Presentation by Simon Denegri (NIHR) and Jennifer Preston (MCRN) to the Nuffield Council on Bioethics Working Party on Paediatric Research
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Presentation by Simon Denegri (NIHR) and Jennifer Preston (MCRN) to the Nuffield Council on Bioethics Working Party on Paediatric Research

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  • Background to the group – currently has 88 members from 8-18 yrs old
  • Back in March, HRA representatives came to our group for our views on the newly proposed research approval system.A series of workshops were carried out in order for us to generate informed opinions on the proposed new structure.Key topics the HRA wanted our views on included:How young patients should be recruited and consented for clinical trials.The extent to which we might feel protected by the newly proposed approval process or even at riskThe measures needed to ensure trust in the system and a feeling of safety.And generally, how best to include young people and families in researchAfter much discussion, our group decided that to feel safe in a clinical trial young people have to feel in control of their situation at every stage.This can be achieved by giving the young person clear, understandable information and by having an organised system with informed researchers who can answer the patient’s questions.If the professionals can’t clearly explain the process, what hope do we have?Patient involvement is key for ensuring researchers generate easy to understand information and ways to keep young people engaged.Our group felt that the HRA should make answering the open question on patient involvement mandatory because patient involvement is vital for the success of a trial.I am sure most people would agree that the current approval system takes too log and may even put researchers off carrying out research in the UK. Especially when one researcher was required to have a chest x-ray and a measles vaccine in order to carry out a survey only trial.There were concerns that removing any stages in this process could make us feel less safe. However our group did not feel that removing unnecessary steps from the structure would compromise our safety in any way.Reviewing the research approval process in the NHS and how it might be improved. The HRA carried out a series of workshops to get people’s views on:health research and clinical trialshow patients should be recruited and consentedThe extent to which they might feel protected by the approval process or at riskWhat needs to be in place for them to have trust in the systemHow we should work with patients and the public in the future.
  • Overall our group felt a new streamlined system would be quicker, more efficient and much less arduous. As long as the quality of research is not affected, speeding up the approval process could only be a good thing. As I mentioned earlier, patient involvement is key to the success of a trial. Part of patient involvement is getting groups like ours to review patient information sheets and make them suitable for young people.A few years ago Patient Information Leaflets we reviewed were terrible. Adults struggle to read 17 pages of mostly irrelevant text.The consistent tedium we were faced with drove us to act.Our group has worked with NRES to generate guidance for researchers to use when designing patient information sheets. After all, no one should have to read let alone write these dreaded leaflets!This is the simple guidance sheet our group designed and it outlines what we do and don’t want to know as young people. Ideally, Patient Information Leaflets should be no more than two sides of A4 paper. Remember that we have busy lives and don’t have the time or patience to read any more than that.We urge the HRA to make sure researchers read this clear guidance before they draft their patient information sheets. These are assent forms, not consent forms.Researchers seem to forget that they are not legally required to put in information about the ethics, funding, other medicines, or what will happen afterwards. All we want is information relevant to us in a clear, colourful and concise format.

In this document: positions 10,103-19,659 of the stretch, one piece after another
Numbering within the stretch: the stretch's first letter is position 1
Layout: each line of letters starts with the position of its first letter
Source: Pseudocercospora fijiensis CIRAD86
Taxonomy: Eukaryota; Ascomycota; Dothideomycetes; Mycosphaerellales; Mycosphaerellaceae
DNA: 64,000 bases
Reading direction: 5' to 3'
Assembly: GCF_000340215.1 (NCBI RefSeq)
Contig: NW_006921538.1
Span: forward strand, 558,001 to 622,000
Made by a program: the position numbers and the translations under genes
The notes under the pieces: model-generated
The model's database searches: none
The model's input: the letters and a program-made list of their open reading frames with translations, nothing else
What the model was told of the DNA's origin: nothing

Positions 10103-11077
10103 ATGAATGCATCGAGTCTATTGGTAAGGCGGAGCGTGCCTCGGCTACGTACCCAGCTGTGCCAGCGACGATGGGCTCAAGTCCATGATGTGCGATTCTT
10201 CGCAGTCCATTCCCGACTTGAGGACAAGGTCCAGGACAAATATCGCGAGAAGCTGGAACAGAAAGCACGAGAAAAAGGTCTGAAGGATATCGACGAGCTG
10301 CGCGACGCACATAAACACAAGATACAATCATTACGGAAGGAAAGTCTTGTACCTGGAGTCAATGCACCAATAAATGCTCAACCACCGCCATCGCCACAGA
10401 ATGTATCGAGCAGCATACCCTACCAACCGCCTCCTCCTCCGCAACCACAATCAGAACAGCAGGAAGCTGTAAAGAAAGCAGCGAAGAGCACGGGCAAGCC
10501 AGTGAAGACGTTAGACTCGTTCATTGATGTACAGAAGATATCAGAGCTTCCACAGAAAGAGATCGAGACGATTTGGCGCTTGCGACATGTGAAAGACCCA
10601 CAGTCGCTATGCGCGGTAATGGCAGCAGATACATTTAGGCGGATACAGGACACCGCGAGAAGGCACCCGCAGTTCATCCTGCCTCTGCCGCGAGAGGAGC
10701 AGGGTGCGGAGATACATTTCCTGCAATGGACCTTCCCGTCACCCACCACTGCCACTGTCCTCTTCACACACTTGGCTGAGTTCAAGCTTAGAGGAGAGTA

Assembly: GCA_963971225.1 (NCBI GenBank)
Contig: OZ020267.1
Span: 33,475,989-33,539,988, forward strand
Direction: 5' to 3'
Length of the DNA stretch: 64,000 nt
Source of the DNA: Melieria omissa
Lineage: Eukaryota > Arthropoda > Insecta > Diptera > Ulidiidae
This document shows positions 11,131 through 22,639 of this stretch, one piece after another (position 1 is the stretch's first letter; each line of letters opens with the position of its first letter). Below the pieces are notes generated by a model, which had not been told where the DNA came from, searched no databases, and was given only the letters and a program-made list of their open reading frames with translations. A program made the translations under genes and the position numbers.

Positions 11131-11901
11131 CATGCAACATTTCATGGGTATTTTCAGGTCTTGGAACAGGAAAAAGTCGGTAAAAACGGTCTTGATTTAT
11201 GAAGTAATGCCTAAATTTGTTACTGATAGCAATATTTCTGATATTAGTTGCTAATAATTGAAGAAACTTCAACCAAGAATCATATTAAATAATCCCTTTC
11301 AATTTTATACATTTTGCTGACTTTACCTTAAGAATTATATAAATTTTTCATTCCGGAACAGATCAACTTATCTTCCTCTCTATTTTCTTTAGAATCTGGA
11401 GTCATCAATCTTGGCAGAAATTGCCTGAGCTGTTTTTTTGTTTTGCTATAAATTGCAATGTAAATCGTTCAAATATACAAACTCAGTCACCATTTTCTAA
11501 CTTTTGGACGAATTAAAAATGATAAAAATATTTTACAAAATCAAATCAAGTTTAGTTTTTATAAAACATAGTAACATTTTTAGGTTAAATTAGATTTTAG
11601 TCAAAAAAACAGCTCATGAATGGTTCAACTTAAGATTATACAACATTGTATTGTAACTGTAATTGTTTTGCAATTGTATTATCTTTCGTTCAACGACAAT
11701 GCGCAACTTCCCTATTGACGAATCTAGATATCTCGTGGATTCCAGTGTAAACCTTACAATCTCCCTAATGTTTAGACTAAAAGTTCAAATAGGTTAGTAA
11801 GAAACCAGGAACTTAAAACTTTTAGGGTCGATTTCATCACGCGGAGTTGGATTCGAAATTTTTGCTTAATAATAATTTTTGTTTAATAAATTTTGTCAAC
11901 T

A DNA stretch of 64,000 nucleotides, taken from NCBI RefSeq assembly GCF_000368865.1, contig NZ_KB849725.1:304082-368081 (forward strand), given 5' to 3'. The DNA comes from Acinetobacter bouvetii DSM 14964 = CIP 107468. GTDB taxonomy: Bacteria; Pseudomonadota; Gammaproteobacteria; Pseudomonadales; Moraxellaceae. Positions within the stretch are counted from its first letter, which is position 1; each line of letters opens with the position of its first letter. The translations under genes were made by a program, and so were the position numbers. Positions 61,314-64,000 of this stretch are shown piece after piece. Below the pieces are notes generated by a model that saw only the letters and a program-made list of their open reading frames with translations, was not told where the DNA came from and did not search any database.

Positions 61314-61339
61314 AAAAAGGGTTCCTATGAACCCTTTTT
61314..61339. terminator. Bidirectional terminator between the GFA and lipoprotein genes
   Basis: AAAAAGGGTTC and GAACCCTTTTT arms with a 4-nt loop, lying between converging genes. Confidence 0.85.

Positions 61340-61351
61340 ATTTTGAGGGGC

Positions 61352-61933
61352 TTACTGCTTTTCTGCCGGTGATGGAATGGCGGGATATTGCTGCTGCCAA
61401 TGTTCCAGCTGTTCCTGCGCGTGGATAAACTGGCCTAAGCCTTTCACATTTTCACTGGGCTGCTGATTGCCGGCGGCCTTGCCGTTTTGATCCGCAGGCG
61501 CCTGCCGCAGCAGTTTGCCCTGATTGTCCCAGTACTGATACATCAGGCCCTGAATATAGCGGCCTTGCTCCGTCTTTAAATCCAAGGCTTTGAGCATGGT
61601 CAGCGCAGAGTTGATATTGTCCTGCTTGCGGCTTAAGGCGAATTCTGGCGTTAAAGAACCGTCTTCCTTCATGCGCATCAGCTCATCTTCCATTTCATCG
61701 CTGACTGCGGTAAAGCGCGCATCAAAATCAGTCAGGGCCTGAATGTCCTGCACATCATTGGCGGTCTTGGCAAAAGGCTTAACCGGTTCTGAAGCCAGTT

Presentation by Simon Denegri (NIHR) and Jennifer Preston (MCRN) to the Nuffield Council on Bioethics Working Party on Paediatric Research Presentation by Simon Denegri (NIHR) and Jennifer Preston (MCRN) to the Nuffield Council on Bioethics Working Party on Paediatric Research Presentation Transcript

  • Public involvement, health research and young people Nuffield Council Working Party on Children and Clinical Research, September 2013 Simon Denegri, Chair, INVOLVE; NIHR National Director for Public Participation and Engagement in Research Jenny Preston, Consumer Liaison Manager, NIHR MCRN
  • Citizen driven health and wealth “In the future the public will be more technically sophisticated, inquisitive and informed than ever before.” Professor Samuel Thier, Harvard University Speaking at the launch of the UK eHealth Informatics Research Centres and Network, May 2013
  • Citizen driven health and wealth 0 1 2 3 4 5 6 7 2012 2014 2015 Growth